Dollar sign

$dollar symbolpeso sign$ sign$" symboldollardollar and peso symbolsDollar sign [$] dollar signsdollar-like sign
The dollar or peso sign ($ or ) is a symbol primarily used to indicate the various units of currency around the world.wikipedia
298 Related Articles

United States dollar

$US$USD
The sign is first attested in Spanish American, American, Canadian, Mexican and other British business correspondence in the 1770s, referring to the Spanish American peso, also known as "Spanish dollar" or "piece of eight" in North America, which provided the model for the currency that the United States adopted in 1792 and the larger coins of the new Spanish American republics such as the Mexican peso, Peruvian eight-real and Bolivian eight-sol coins.
The United States dollar (sign: $; code: USD; also abbreviated US$ and referred to as the dollar, U.S. dollar, or American dollar) is the official currency of the United States and its territories per the United States Constitution since 1792.

Mexican peso

pesosMXNpeso
The sign is first attested in Spanish American, American, Canadian, Mexican and other British business correspondence in the 1770s, referring to the Spanish American peso, also known as "Spanish dollar" or "piece of eight" in North America, which provided the model for the currency that the United States adopted in 1792 and the larger coins of the new Spanish American republics such as the Mexican peso, Peruvian eight-real and Bolivian eight-sol coins.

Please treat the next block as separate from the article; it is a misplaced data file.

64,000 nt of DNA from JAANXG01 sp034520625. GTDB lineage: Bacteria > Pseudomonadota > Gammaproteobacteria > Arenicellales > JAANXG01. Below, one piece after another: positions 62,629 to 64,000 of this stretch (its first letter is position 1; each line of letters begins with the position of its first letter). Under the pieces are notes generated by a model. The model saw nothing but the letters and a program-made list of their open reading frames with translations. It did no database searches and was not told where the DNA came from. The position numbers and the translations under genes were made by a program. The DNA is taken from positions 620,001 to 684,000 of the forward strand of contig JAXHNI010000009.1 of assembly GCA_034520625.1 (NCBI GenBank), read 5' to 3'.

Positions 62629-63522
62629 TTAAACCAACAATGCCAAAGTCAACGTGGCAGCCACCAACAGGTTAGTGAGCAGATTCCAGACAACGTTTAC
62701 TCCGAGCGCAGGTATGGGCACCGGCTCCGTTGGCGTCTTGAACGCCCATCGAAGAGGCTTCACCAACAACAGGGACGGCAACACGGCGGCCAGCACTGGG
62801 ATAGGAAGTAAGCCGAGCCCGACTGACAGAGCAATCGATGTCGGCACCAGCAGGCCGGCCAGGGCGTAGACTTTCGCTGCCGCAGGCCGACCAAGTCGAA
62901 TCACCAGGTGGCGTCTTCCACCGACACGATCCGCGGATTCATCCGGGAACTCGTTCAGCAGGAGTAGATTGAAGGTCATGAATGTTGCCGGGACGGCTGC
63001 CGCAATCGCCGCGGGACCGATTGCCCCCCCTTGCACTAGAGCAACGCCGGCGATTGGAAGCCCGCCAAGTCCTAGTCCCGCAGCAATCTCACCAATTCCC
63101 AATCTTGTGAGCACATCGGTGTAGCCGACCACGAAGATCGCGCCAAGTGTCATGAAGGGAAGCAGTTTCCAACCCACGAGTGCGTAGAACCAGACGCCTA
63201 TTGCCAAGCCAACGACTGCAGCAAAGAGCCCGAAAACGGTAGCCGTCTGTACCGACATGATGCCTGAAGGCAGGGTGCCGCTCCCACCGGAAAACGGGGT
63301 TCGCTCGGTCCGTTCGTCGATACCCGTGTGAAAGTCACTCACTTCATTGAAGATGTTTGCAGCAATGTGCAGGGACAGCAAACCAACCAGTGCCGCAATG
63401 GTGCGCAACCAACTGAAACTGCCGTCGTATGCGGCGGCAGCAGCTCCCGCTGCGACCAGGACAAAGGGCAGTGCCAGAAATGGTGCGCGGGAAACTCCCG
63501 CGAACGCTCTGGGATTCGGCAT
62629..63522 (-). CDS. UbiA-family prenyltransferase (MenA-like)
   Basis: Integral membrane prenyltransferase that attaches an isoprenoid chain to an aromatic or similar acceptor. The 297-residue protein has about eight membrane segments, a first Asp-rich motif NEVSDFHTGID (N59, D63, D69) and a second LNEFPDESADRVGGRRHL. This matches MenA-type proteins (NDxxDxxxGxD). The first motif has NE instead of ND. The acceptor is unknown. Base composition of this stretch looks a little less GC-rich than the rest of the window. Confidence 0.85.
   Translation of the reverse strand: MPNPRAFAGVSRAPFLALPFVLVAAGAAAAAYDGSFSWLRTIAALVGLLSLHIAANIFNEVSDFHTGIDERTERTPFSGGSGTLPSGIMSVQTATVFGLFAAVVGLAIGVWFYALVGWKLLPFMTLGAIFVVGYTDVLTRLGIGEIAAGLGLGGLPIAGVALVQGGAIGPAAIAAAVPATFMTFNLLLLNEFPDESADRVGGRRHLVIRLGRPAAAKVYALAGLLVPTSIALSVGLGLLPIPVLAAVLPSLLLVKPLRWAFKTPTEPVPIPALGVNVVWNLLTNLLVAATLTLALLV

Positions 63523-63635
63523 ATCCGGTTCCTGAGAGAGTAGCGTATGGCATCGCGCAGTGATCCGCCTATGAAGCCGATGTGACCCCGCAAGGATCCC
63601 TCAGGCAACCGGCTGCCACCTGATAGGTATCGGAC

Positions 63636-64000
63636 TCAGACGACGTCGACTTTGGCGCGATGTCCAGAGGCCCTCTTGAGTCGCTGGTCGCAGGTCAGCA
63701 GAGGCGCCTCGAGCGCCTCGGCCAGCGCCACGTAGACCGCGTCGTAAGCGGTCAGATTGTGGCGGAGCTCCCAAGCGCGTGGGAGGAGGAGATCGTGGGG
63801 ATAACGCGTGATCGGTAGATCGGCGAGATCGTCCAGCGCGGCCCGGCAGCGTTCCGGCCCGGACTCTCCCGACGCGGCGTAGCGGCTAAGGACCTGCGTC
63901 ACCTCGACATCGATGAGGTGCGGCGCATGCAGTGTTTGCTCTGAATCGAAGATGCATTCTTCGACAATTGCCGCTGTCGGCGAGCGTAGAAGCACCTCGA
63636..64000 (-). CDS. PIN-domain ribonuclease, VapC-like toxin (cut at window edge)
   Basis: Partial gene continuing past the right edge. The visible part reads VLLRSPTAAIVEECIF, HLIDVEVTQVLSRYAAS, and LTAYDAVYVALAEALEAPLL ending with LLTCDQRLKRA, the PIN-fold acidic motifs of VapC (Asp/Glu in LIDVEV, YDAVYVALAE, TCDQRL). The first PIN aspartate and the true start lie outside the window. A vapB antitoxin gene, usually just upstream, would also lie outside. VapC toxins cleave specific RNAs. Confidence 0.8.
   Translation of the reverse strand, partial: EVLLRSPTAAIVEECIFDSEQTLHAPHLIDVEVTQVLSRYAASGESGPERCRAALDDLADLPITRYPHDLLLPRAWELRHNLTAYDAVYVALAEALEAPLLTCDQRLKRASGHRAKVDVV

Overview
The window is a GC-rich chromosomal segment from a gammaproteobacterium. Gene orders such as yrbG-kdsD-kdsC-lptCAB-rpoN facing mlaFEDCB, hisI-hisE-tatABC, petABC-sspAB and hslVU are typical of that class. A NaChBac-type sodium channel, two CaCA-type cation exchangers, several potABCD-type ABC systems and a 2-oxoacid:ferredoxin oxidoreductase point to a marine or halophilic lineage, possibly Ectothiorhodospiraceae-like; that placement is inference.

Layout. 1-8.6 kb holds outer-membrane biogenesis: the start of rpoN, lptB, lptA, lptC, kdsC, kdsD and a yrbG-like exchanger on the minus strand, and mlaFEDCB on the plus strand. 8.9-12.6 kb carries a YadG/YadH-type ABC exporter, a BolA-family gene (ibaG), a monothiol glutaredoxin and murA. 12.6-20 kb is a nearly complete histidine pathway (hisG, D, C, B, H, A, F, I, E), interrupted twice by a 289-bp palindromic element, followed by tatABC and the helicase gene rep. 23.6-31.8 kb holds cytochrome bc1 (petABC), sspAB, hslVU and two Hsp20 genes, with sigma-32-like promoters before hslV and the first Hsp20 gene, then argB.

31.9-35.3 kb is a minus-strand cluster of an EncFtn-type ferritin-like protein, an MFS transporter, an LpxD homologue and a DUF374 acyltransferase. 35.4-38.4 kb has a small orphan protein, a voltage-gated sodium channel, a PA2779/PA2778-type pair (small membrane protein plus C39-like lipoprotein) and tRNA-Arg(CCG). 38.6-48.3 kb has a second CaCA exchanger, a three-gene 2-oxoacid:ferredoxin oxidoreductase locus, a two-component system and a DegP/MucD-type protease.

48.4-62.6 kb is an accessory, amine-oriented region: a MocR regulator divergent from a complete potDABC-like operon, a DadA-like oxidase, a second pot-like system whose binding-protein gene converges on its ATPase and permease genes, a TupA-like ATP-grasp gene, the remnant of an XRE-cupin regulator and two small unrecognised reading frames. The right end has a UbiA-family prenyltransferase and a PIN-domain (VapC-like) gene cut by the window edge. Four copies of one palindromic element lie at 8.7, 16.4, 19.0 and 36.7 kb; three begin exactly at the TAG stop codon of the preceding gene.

Modern peso and dollar currencies have a common origin in the 15th–19th century-Spanish dollar, most continuing to use its sign, "$".

Spanish dollar

pieces of eightpesospiece of eight
The sign is first attested in Spanish American, American, Canadian, Mexican and other British business correspondence in the 1770s, referring to the Spanish American peso, also known as "Spanish dollar" or "piece of eight" in North America, which provided the model for the currency that the United States adopted in 1792 and the larger coins of the new Spanish American republics such as the Mexican peso, Peruvian eight-real and Bolivian eight-sol coins. The coin, also known as Spanish dollar, was the first global currency used in the entire world since the Spanish Empire was the first global empire.
Diverse theories link the origin of the "$" symbol to the columns and stripes that appear on one side of the Spanish dollar.

Oliver Pollock

Robert Morris was the first to use this symbol in official documents and in official communications with Oliver Pollock.
He is often attributed with the creation of the U.S. Dollar sign in 1778.

Scribal abbreviation

siglumsiglaabbreviations
This explanation holds that the sign evolved out of the Spanish and Spanish American scribal abbreviation "pˢ" for pesos.